Artists Want The Ability To Buy Back Their Copyrights If Universal Is Allowed To Buy EMI

from the interesting-idea... dept

As Universal Music Group (UMG) continues dealing with antitrust questions as it tries to close its purchase of EMI, there’s a lot of focus on “divestment,” or which parts of the combined entity that would have to be sold off. There’s even talk of having to sell off the famed Parlophone Records label (home of Coldplay and Radiohead). That would be a big deal, of course, but an even more interesting proposal has been brought up by the Featured Artists Coalition, a UK-based coalition of musicians, who are saying that if the company has to divest, why not let the artists themselves have the opportunity to buy back their copyrights at “fair market value.”

Divestments in the wake of mergers should first offer copyrights, at market rates, to the artists who created them. To sell them to other corporations, whether large or small, is just a perpetuation of an old business model, which has seen the recorded music business halve in value over 10 years. During that time, the technological revolution has displaced the old music business players. We do not need to repeat the mistakes of the past.

It would be good to have music business people rather than financiers owning and running music companies again. It would be even better to have artists owning their work and entering into partner relationships with service-providing major and independent record companies with all the finance and expertise an artist needs to develop their own business.

That letter is signed by Ed O’Brien of Radiohead and Nick Mason of Pink Floyd. Of course, I imagine that the labels and the artists might disagree about what “market rates” are. Also, given how focused the labels are on fighting copyright termination in the US (allowing artists to take back their copyrights after 35 years), you have to imagine that they’d fight any such plan equally hard. It’s no surprise why, though: if the artists who could afford to buy back their rights did so, that would take away many of the “big name” acts, which are pretty much the remaining money makers under the old system. There’s no way the labels would agree to this, even if it certainly puts the artists’ interests first. Yet another example of how labels’ and artists’ interests are not aligned at all.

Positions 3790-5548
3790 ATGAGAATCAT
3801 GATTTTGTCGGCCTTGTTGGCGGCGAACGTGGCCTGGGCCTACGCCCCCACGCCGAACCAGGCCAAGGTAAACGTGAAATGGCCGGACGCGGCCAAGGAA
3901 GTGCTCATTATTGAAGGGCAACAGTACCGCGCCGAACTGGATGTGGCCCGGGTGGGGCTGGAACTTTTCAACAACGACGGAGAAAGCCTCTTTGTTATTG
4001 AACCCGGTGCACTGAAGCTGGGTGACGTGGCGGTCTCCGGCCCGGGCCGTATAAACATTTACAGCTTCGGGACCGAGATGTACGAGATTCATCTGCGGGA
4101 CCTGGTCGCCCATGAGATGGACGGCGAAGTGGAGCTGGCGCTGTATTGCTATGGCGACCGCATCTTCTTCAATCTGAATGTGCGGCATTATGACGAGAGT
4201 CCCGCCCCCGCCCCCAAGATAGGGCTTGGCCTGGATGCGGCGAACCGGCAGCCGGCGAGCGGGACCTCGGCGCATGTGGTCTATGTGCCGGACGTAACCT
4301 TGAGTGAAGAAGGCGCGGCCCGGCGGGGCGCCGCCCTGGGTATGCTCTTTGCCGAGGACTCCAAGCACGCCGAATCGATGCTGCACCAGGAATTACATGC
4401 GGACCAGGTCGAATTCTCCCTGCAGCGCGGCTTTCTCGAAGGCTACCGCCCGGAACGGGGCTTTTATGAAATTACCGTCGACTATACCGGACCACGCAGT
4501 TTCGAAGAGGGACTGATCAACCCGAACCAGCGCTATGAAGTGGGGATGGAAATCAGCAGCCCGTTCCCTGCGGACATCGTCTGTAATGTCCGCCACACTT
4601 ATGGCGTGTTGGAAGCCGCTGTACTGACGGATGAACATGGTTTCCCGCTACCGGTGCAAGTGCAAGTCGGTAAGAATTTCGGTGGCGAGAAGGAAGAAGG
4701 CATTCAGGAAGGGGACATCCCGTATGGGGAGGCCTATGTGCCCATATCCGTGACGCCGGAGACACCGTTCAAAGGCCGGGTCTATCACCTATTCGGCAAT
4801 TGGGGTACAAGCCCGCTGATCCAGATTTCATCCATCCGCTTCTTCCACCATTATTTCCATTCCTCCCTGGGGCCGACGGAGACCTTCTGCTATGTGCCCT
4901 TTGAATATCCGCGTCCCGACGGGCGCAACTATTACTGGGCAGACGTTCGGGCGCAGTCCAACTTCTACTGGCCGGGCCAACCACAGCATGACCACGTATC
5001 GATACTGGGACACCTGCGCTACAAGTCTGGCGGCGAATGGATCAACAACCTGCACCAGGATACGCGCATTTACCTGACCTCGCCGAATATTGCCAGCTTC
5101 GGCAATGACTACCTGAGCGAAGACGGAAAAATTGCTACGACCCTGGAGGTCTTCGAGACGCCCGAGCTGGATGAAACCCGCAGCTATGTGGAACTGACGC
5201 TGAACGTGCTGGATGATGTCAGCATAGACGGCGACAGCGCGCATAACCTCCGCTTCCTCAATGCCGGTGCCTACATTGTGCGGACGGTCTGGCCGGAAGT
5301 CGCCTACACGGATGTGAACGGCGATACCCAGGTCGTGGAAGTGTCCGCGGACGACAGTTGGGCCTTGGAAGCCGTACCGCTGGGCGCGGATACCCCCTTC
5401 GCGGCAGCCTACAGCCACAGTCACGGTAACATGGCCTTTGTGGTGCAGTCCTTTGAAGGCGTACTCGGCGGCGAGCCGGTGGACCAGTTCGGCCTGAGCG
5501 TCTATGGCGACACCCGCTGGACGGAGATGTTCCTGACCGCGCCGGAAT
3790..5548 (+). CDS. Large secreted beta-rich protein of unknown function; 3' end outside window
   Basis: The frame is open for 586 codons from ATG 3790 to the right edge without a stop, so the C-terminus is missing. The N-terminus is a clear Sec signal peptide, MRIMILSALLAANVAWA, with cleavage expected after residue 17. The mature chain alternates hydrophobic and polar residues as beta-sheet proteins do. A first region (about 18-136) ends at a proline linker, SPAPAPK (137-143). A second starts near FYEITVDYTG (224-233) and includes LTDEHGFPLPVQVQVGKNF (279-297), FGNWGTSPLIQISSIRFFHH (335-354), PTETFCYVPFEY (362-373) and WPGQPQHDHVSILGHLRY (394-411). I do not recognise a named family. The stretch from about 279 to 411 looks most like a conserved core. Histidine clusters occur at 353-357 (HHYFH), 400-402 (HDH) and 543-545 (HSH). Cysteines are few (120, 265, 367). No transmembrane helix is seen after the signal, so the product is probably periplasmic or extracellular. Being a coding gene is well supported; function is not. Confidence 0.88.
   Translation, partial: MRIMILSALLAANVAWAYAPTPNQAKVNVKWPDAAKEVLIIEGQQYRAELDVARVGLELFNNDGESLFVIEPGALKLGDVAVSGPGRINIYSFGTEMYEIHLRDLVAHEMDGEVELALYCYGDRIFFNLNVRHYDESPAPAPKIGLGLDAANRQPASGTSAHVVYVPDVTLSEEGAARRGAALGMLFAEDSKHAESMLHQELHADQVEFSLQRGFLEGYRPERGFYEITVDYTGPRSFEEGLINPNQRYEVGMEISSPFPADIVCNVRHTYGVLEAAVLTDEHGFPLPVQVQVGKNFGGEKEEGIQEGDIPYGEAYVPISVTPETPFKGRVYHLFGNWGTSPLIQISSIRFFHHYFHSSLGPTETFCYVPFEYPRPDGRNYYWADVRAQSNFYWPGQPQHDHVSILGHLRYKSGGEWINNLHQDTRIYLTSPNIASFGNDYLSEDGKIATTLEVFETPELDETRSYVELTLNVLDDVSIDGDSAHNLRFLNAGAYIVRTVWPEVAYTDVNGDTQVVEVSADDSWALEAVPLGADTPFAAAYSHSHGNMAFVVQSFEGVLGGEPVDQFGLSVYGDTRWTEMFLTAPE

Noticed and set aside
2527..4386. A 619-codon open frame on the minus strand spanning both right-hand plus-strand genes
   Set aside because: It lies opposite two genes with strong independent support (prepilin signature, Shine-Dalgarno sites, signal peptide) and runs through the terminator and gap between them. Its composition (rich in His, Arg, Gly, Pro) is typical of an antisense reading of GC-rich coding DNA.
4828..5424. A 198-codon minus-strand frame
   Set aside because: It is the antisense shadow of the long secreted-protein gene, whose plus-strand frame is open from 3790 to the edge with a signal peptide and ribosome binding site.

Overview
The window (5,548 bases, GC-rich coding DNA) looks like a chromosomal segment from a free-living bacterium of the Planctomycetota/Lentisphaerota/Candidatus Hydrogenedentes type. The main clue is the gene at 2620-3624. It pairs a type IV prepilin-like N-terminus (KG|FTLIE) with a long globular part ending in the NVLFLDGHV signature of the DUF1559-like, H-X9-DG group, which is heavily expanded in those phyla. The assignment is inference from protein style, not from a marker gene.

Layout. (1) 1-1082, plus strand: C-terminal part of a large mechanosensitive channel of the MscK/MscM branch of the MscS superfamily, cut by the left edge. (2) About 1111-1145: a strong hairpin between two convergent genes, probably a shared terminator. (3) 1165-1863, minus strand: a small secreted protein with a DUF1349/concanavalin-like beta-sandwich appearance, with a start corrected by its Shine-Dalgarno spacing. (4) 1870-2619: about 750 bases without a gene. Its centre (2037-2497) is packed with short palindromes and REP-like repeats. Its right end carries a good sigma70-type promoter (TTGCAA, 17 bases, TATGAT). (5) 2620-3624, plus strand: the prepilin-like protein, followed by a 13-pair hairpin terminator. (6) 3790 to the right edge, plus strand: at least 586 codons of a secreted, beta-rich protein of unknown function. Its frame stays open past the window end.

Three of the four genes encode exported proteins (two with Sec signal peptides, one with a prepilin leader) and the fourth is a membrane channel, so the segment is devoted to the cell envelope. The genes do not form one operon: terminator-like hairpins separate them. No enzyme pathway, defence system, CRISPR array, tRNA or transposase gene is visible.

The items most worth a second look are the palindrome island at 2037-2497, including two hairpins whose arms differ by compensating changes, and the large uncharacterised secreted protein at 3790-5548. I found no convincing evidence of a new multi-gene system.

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Companies: emi, umg, universal music

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Comments on “Artists Want The Ability To Buy Back Their Copyrights If Universal Is Allowed To Buy EMI”

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RD says:

Re: Re:

“You hit on the real issue when you spoke about the argument about valuation. If the record company is saying that a certain contract is worth $X,XXX,XXX, but they have continued to claim that the records are not profitable, it will have some explaining to do.”

This would be the most awesome thing ever. This would occur in one of two ways:

1) either the labels have to continue with the sham of “no records make any profits” except for a few big artists


2) they would have to redo ALL of their accounting, restate and backdate everything to show they made HUGE money on all of them, so they could negotiate a higher sale price, but then they would HAVE TO pay back ALL of that unpaid, restated profits.

It would be glorious. They get properly shafted either way, as they should for ripping off artists for the last several decades.